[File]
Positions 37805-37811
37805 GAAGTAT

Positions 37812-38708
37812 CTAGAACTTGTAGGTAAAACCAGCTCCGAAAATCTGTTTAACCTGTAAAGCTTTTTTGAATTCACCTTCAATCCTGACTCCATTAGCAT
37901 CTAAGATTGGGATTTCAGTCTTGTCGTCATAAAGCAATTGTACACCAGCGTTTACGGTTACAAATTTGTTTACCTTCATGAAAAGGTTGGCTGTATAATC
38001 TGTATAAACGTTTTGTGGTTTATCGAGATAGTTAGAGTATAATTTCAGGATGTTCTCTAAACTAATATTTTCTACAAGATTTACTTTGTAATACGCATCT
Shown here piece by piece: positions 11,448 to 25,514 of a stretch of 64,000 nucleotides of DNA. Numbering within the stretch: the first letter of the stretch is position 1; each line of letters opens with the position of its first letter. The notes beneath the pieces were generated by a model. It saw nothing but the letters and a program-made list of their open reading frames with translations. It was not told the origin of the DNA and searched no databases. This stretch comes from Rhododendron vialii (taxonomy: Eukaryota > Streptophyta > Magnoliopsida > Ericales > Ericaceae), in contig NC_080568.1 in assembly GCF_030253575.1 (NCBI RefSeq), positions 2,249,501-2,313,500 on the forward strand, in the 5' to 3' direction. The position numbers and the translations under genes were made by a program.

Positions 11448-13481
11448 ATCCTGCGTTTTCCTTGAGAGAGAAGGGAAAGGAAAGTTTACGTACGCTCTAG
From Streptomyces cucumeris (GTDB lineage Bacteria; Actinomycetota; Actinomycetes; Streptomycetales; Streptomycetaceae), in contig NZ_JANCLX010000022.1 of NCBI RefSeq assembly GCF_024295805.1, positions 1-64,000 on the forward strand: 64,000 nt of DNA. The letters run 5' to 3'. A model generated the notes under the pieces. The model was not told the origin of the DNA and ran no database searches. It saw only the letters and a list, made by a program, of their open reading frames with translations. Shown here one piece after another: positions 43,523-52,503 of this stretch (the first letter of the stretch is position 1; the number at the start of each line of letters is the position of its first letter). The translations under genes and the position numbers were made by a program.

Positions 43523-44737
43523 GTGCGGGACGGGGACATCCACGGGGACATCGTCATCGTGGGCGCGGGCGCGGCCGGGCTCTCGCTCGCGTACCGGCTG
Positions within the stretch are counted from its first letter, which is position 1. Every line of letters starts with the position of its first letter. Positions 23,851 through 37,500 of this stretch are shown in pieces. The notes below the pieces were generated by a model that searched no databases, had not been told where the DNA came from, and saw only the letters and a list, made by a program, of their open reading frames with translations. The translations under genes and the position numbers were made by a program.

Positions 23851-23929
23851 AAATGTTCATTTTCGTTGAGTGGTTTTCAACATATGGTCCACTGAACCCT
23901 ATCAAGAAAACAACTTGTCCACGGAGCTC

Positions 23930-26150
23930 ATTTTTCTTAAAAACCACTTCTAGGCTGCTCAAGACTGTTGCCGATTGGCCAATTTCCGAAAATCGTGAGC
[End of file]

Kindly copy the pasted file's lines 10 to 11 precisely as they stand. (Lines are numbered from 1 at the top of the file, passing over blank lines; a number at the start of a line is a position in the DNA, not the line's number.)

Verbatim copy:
From Streptomyces cucumeris (GTDB lineage Bacteria; Actinomycetota; Actinomycetes; Streptomycetales; Streptomycetaceae), in contig NZ_JANCLX010000022.1 of NCBI RefSeq assembly GCF_024295805.1, positions 1-64,000 on the forward strand: 64,000 nt of DNA. The letters run 5' to 3'. A model generated the notes under the pieces. The model was not told the origin of the DNA and ran no database searches. It saw only the letters and a list, made by a program, of their open reading frames with translations. Shown here one piece after another: positions 43,523-52,503 of this stretch (the first letter of the stretch is position 1; the number at the start of each line of letters is the position of its first letter). The translations under genes and the position numbers were made by a program.

Positions 43523-44737